Department of Art History: ‘Photography and the Ministry for State Security in the GDR’
Donna Brett: The Business of Photography and the Ministry for State Security in the GDR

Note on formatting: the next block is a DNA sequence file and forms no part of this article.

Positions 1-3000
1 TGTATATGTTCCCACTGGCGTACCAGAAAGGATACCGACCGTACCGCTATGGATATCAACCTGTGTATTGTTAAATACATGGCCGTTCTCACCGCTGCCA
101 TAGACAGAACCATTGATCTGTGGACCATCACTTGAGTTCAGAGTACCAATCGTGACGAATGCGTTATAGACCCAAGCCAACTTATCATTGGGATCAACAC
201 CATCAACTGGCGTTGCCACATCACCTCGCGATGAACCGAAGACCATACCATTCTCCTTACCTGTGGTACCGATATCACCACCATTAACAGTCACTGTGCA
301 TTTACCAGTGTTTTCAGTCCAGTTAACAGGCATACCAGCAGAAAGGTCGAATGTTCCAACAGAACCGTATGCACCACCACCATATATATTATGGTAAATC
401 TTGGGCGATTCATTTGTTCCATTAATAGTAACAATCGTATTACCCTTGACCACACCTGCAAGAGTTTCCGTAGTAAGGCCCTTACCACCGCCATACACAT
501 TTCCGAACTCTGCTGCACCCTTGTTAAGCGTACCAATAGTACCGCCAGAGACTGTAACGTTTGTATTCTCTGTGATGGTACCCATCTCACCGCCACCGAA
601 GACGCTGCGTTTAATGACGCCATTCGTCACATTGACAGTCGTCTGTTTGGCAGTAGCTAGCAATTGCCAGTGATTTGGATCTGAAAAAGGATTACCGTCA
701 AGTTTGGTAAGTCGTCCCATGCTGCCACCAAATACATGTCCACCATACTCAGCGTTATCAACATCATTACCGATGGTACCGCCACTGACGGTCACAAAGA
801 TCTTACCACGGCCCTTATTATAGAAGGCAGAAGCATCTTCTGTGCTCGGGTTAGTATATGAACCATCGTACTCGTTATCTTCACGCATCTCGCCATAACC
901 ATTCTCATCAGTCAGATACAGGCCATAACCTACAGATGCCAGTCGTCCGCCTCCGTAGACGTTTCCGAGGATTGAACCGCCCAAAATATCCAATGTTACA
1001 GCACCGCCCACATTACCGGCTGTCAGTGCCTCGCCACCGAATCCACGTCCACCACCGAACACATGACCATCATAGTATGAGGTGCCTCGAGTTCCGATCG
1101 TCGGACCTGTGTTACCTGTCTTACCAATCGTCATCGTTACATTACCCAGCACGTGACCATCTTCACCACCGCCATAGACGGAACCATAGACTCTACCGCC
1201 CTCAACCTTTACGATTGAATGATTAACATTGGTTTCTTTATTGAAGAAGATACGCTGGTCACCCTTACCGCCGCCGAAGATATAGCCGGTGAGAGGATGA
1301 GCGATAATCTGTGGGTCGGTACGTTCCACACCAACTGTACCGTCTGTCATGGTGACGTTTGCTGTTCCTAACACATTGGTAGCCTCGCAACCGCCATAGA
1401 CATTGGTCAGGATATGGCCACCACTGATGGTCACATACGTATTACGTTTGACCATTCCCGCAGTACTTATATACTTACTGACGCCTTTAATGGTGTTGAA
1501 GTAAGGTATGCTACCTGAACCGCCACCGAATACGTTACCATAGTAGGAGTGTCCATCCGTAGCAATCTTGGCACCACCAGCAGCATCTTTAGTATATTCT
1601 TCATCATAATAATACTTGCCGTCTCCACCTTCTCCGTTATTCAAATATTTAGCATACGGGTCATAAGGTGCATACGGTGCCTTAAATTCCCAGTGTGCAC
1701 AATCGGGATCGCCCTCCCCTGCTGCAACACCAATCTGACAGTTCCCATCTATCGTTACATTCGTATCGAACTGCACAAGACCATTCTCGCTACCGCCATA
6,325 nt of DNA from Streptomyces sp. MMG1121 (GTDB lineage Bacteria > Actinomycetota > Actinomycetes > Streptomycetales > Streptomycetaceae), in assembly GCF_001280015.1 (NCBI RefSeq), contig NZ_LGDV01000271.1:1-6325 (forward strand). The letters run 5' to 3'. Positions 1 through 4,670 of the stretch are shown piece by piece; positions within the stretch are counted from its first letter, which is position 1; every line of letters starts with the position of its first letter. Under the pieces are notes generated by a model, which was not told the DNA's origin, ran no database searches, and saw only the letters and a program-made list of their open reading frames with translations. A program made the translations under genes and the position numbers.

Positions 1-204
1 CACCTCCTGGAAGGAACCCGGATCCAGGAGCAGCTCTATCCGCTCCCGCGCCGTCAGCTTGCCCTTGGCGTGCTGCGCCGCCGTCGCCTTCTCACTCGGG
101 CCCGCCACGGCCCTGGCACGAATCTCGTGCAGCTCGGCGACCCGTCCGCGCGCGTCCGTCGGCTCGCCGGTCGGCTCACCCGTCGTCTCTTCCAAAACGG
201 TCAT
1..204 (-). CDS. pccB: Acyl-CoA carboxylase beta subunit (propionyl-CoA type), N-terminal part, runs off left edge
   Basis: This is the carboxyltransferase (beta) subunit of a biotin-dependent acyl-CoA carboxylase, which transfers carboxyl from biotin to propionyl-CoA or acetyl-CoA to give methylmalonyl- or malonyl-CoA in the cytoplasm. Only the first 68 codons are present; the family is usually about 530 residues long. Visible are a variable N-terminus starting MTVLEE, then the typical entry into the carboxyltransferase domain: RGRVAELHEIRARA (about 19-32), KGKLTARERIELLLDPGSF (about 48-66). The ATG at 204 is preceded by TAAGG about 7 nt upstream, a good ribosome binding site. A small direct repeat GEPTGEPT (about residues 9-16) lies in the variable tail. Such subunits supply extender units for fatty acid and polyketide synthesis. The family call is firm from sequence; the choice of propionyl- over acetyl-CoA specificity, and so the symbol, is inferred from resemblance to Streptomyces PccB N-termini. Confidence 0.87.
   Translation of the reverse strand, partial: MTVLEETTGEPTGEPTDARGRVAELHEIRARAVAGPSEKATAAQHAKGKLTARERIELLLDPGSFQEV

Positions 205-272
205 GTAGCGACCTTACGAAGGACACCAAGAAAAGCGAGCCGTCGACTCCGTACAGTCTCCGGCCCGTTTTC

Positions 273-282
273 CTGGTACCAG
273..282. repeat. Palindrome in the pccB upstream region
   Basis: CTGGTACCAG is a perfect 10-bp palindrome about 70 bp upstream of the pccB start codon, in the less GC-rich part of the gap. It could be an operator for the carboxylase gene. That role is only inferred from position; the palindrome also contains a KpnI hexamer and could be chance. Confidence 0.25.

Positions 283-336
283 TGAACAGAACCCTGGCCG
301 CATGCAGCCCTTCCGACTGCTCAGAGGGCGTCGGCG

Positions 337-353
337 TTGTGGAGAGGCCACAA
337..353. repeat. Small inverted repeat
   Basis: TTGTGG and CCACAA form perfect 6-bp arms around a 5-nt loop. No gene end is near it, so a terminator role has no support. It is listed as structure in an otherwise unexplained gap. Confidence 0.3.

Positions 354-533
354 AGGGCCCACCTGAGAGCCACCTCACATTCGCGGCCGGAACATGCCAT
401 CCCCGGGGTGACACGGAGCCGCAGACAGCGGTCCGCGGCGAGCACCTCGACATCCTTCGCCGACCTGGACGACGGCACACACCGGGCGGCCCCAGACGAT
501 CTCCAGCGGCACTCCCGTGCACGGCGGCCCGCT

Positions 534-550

The Ministry for State Security for the German Democratic Republic (the Stasi), established a mass-surveillance machine that recorded the everyday activities of its citizens that took the form of documents, audio recordings, moving footage, and approximately two million photographs. The function of Stasi surveillance was to obtain ‘operationally meaningful photos in the observation process,’ in order to gain true and objective evidence. To this end, the Stasi established a photography and observation school to train operatives in camouflage and surveillance photography. They also invested in a large range of cameras and technologies, plus economical means of photographic surveillance in order to meet observational challenges. This paper investigates the business of photography for the Stasi regime in terms of its operative surveillance goals in the face of economic reality, and the protocols and practices put in place in order to photographically record evidence that resulted in real economic and social costs.